Notable Cast: Catherine Hicks, Chris Sarandon, Alex Vincent, Brad Dourif
When it comes to iconic slashers, one does not have to look much further than the "Child's Play" franchise. While "Child's Play" might not have seemingly found its audience when it first came out in the late 80s, the rise of villain Chucky from the film is a rather famous one leading him to be one of the biggest faces in horror history. For this review I am going back in time to revisit the classic slasher that started it all - the darkly comic and rather suspenseful "Child's Play."
Karen Barclay (Hicks) has her hands full as a single mother to the young Andy (Vincent) just making ends meet and being there for him. So when she finds that coveted Good Guys Doll from a back street peddler for cheap, she doesn't bat an eye at picking up the children's toy. Too bad this isn't your normal toy. His name is Chucky (Dourif) and he has a bone to pick with a few people...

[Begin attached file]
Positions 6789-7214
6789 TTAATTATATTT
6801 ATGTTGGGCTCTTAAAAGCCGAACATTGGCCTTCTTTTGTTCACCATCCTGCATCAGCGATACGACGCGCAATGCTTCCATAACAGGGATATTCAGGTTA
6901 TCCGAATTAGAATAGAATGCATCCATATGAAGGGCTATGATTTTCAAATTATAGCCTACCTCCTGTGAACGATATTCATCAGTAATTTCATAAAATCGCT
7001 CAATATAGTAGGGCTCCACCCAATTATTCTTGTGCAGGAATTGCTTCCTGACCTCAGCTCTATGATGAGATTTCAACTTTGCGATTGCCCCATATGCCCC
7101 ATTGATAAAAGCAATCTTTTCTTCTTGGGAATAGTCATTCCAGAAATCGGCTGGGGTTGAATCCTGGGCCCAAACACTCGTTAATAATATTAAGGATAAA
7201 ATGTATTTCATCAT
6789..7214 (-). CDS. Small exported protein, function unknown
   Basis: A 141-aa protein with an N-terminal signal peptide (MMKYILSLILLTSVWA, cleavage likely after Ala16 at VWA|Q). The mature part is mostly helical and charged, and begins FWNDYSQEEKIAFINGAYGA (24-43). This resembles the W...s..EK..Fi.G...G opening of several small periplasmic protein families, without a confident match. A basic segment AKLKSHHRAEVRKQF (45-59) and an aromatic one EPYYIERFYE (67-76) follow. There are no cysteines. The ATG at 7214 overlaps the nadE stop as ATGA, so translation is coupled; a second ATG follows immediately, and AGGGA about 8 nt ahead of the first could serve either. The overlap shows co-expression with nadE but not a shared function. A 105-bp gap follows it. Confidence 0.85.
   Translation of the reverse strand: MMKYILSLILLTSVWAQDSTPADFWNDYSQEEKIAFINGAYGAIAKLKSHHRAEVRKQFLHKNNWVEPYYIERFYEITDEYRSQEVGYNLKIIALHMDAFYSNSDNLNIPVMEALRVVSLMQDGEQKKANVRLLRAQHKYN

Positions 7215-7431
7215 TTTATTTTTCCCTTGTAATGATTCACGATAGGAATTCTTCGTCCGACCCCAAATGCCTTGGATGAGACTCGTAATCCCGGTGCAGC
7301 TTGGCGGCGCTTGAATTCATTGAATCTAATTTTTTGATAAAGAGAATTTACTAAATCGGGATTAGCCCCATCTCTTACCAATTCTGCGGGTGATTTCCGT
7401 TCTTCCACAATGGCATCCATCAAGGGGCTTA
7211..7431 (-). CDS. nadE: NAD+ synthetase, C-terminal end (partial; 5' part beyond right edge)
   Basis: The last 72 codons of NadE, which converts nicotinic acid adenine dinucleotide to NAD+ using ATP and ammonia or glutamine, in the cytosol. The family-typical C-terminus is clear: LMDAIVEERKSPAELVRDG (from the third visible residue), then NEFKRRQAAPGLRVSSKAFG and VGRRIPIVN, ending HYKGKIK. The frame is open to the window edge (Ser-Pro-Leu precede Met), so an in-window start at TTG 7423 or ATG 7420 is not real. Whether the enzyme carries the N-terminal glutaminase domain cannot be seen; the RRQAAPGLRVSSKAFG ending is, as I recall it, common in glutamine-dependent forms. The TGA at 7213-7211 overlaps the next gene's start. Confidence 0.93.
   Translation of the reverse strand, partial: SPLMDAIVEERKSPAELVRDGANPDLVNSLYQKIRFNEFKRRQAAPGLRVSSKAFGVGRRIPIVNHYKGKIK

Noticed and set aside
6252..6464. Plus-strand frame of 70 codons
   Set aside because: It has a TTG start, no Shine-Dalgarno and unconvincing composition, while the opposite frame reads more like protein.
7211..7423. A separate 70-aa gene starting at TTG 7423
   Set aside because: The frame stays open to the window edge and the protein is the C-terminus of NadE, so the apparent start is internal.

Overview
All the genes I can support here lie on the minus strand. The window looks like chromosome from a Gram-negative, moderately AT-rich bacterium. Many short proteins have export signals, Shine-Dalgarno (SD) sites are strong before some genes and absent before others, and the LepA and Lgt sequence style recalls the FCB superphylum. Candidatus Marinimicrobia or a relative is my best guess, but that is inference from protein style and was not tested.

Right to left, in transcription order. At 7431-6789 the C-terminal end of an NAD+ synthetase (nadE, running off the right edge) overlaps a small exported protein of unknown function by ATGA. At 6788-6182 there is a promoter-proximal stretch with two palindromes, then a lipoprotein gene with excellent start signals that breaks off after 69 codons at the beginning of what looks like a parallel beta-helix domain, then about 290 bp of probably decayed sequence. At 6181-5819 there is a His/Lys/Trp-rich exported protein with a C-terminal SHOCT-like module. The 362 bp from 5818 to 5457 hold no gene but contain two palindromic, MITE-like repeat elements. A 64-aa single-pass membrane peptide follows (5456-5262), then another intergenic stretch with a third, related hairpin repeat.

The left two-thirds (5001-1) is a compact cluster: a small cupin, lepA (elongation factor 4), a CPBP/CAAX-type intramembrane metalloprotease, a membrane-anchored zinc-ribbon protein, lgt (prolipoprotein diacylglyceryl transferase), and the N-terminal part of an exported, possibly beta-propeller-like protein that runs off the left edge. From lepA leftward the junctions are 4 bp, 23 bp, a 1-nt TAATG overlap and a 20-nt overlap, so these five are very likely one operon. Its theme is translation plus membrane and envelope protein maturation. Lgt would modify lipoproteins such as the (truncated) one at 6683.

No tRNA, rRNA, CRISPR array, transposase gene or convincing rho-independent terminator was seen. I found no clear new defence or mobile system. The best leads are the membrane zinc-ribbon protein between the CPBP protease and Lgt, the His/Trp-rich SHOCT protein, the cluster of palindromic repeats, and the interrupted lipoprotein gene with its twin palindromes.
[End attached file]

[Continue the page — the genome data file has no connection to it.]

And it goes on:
By the time that 1988 rolled around, slashers were already a dime a dozen and most of them were already getting generic. The supernatural twist had already been done with "Nightmare on Elm Street" and the serial killer thread was about as tired as it was going to get. In comes an odd combination of the two with a killer doll twist on top of it (which wasn't all that original either seeing as Stuart Gordon's "Dolls" was released just the year before) and it comes off a relatively smart and high energy flick.
|...still fucking creepy.
One doesn't necessarily go into a "Child's Play" film though for the strong atmosphere and the impressive enough acting, particularly when we start talking about the sequels, so how does it work as a horror film? As a slasher, it's effective enough. The kills are remarkable diverse here with some strong stunt work occasionally used (the first kill has a lady flying out of a multistory window to her death) and the special effects are really effective here. Occasionally the person-in-the-Chucky-suit can be unintentionally humorous, but the other animatronic work and the death scenes can work much better than expected (even if some can be a bit of a stretch - including a shock therapy death that's rather forced).
|One of the moments where it looks a little too real for it's own good.
Written By Matt Reifschneider